Follow This, And Come to Dust

Follow This, And Come to Dust

This week’s poem is by William Shakespeare and marks the passing of Queen Elizabeth II.

The scepter, learning, physic, must
All follow this, and come to dust.

William Shakespeare (1564—1616)

Poem 231. ‘Fear no more the heat o’ th’ sun’

Fear no more the heat o’ the sun,
Nor the furious winter’s rages;
Thou thy worldly task hast done,
Home art gone, and ta’en thy wages:
Golden lads and girls all must,
As chimney-sweepers, come to dust.
Fear no more the frown o’ the great;
Thou art past the tyrant’s stroke;
Care no more to clothe and eat;
To thee the reed is as the oak:
The scepter, learning, physic, must
All follow this, and come to dust.
Fear no more the lightning flash,
Nor the all-dreaded thunder stone;
Fear not slander, censure rash;
Thou hast finished joy and moan:
All lovers young, all lovers must
Consign to thee, and come to dust.
No exorciser harm thee!
Nor no witchcraft charm thee!
Ghost unlaid forbear thee!
Nothing ill come near thee!
Quiet consummation have;
And renownèd be thy grave!

This poem comes from Shakespeare’s play Cymbeline, and is a dirge sung over the bodies of two dead characters. It apostrophises the dead, suggesting that since they no longer have worldly cares, they should be happy.

The first stanza says that once we die, we need fear no longer the excesses of the seasons—like a workman once the job is complete, we have received payment (or perhaps judgment) and have gone home (presumably to Heaven or Hell), and that the envied rich come in the end to the same state as the lowly chimney-sweeps.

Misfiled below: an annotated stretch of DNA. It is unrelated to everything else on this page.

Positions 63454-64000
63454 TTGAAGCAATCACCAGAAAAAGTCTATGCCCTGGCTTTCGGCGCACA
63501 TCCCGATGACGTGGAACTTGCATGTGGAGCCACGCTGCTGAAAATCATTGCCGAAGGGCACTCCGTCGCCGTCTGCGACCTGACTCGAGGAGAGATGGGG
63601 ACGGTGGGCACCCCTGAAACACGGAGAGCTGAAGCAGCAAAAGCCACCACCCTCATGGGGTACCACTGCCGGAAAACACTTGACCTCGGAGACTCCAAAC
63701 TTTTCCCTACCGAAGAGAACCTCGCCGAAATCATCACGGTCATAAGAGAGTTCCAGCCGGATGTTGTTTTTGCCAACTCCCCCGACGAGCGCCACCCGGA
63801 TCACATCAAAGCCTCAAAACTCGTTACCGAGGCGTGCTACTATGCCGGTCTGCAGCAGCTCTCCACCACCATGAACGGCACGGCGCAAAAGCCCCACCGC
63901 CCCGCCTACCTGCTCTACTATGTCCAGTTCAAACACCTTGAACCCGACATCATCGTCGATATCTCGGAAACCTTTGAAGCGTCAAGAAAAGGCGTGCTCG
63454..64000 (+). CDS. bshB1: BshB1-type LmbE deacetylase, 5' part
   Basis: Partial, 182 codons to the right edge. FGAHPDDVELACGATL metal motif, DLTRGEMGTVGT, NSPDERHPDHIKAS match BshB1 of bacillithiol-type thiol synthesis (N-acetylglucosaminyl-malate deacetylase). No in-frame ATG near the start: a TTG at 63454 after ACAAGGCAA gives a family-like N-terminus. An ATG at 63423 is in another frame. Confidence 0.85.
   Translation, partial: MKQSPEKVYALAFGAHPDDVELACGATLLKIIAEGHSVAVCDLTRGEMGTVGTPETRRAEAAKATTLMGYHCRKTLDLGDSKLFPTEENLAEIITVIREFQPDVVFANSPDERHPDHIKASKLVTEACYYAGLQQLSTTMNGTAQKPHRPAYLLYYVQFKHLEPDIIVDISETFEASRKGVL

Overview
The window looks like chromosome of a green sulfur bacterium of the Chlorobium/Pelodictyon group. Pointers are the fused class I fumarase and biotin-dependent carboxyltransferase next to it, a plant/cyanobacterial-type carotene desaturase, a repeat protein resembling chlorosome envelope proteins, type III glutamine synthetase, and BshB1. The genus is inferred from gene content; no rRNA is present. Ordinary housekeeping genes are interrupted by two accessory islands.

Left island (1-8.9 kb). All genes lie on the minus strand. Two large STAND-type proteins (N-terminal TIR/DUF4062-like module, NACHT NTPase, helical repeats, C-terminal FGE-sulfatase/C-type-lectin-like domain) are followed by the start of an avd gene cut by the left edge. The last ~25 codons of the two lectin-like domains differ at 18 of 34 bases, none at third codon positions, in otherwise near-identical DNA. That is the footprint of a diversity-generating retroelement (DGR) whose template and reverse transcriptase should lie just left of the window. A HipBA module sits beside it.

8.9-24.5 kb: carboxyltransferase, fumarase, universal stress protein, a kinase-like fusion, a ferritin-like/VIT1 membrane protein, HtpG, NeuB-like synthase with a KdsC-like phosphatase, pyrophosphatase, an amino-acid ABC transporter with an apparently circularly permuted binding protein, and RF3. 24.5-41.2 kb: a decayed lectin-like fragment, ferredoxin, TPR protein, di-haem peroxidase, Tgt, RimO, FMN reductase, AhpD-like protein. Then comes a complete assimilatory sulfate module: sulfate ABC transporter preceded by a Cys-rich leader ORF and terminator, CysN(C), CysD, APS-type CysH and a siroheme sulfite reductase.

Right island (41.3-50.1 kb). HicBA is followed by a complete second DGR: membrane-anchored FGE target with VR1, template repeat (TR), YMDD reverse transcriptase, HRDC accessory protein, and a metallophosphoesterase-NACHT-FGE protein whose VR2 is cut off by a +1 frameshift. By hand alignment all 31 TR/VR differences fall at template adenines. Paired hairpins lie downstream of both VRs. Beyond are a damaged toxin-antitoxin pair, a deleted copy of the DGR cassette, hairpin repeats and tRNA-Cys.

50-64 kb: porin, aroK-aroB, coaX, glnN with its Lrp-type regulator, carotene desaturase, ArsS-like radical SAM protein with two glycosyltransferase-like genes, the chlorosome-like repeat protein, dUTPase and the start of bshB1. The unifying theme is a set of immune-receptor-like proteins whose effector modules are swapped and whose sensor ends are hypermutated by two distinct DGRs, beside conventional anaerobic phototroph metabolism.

The second stanza develops this idea—the dead do not fear great rulers or tyrants, they have no need for clothing or food and whether they are royal, learned or skilled in medicine, the outcome is still the same dust as the common man: “The sceptre, learning, physic, must/All follow this, and come to dust.”

The third stanza reminds the dead that sudden destruction through lightning or thunderbolt is no longer to be feared; shame, joy and sorrow are likewise foreign to them and lovers of any age must all “come to dust”.

The final stanza is more a list of exhortations than the others: the speakers abjure the dead from the supernatural powers of exorcisers, witches, ghosts and other evildoers and wishes them a peaceful rest and a renowned resting place.

I chose this poem because it seemed apposite at a time of national mourning, emphasising as it does the fact that everyone, no matter what their position in life, must “come to dust” and because of its final lines which I feel apply very truly to our late monarch: “Quiet consummation have, and renowned be thy grave.”


  • Read about Cymbeline at Wikipedia.
  • Watch Sophie McCrae’s performance on YouTube.